3. World Health Organisation. Health in the Sustainable Development Goals. http://www.searo.who.int/entity/health_situation_trends/health_in_sustainable_devlop_goals.pdf. Accessed August 23, 2018.
  4. World Health Organisation. WHO's Framework of Engagement with Non-State Actors (FENSA).http://origin.who.int/about/collaborations/non-state-actors/A69_R10-FENSA-en.pdf. Accessed August 23, 2018.
  5. Price R, Makasa E, Hollands M. World Health Assembly Resolution WHA68.15: "Strengthening Emergency and Essential Surgical Care and Anesthesia as a Component of Universal Health Coverage"—Addressing the Public Health Gaps Arising from Lack of Safe, Affordable and Accessible Surgical and Anesthetic Services. World J Surg. 2015 Sep;39(9):2115-2125. doi:10.1007/s00268-015-3153-y
  6. The World Health Organisation. Seventieth World Health Assembly Decision WHA70(22): Progress in the implementation of the 2030 Agenda for Sustainable Development. http://apps.who.int/gb/ebwha/pdf_files/WHA70/A70(22)-en.pdf. Accessed July 5, 2018.
  7. The World Bank Group. Disease Specific Priorities: Essential Surgery. http://siteresources.worldbank.org/EXTWBP/Resources/EssentialSurgery.htm. Accessed August 23, 2018.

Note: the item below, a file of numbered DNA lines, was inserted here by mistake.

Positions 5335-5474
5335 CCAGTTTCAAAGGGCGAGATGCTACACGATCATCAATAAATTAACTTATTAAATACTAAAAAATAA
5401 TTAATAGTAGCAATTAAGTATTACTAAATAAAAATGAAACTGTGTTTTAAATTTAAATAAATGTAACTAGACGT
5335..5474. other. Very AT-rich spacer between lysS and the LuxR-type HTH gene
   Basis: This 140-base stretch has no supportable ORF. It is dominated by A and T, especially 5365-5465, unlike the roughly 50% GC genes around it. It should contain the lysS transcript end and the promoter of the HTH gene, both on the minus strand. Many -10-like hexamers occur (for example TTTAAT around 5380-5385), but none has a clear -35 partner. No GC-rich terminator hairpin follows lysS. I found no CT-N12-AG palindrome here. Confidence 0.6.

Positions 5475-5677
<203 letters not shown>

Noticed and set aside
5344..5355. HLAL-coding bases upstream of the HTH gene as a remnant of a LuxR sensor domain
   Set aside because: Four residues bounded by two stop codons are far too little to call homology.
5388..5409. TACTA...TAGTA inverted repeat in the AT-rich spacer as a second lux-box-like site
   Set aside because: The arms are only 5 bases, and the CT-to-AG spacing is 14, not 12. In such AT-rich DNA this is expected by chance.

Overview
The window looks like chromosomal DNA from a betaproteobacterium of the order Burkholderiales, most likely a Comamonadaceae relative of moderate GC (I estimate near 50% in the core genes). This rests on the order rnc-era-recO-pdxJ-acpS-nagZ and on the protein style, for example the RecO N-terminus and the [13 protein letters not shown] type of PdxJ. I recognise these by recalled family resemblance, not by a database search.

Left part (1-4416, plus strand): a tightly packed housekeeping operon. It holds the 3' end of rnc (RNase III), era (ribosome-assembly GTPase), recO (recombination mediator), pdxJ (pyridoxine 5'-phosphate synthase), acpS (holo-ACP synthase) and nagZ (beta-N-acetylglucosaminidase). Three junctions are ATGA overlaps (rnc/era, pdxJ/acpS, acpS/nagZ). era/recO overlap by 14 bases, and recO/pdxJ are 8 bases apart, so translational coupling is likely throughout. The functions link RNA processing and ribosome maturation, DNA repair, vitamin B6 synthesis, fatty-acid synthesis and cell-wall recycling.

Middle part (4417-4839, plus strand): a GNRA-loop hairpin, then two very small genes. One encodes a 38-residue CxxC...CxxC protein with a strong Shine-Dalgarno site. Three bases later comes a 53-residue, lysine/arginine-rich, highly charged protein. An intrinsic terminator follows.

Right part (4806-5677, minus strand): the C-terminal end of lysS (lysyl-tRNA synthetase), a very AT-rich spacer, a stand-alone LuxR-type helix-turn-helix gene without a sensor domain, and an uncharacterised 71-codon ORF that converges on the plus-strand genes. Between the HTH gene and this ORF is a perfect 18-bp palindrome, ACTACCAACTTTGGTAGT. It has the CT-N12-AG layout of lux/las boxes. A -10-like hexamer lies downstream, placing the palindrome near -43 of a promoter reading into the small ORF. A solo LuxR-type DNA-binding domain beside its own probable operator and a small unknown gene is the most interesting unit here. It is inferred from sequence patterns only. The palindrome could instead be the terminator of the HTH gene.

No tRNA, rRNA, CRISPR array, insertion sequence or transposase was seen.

8. Meara JG, Leather AJ, Hagander L, et al. Global Surgery 2030: evidence and solutions for achieving health, welfare, and economic development. Lancet. 2015;386(9993):569-624. doi:10.1016/S0140-6736(15)60160-X
  9. Centre for Global Health Delivery-Dubai, Harvard Medical School. Policy Brief. National Surgical Obstetrics and anaesthesia Planning: Process and Consensus Recommendations. https://ghd-dubai.hms.harvard.edu/files/ghd_dubai/files/2018-dubai_nsoap_policy_brief.pdf?m=1525866968 . Accessed August 23, 2018.
  10. Gajewski J, Bijlmakers L, Brugha R. Global surgery – informing national strategies for scaling up surgery in sub-Saharan Africa. Int J Health Policy Manag. 2018;7(6):481-484. doi:10.15171/ijhpm.2018.27.
  11. Republic of Zambia Ministry of Health. National Surgical, Obstetric, And Anaesthesia Strategic Plan (NSOASP) Year 2017-2021. http://www.cosecsa.org/sites/default/files/NSOAP_May%202017.pdf. Accessed August 23, 2018.
  12. Centers for Disease Control and Prevention. Saving Mothers, Giving Life: Emergency Obstetric and Newborn Care Access and Availability, Phase 1 Monitoring and Evaluation Report. Atlanta, GA: Centers for Disease Control and Prevention, US Dept of Health and Human Services; 2014
  13. Bowman KG, Jovic G, Rangel S, Berry WR, Gawande AA. Pediatric emergency and essential surgical care in Zambian hospitals: a nationwide study. J Pediatr Surg. 2013;48(6):1363-1370. doi:10.1016/j.jpedsurg.2013.03.045
  14. Esquivel MM, Uribe-Leitz T, Makasa E, et al. Mapping disparities in access to safe, timely, and essential surgical care in Zambia. JAMA Surg. 2016;151(11):1064-1069. doi:10.1001/jamasurg.2016.2303
  15. Bowman K. Research in global surgery: what is true science? Surgery. 2013;154(3):646-647. doi:10.1016/j.surg.2013.06.008
  16. Malakata M. Surge in number of mobile internet users in Zambia. TWeb Africa website. http://www.itwebafrica.com/mobilex/322-zambia/242585-surge-in-mobile-internet-users-in-zambia. Accessed August 23, 2018.
Volume 8, Issue 1
January 2019
Pages 58-60
  • Receive Date: 05 July 2018
  • Revise Date: 23 August 2018
  • Accept Date: 27 October 2018
  • First Publish Date: 01 January 2019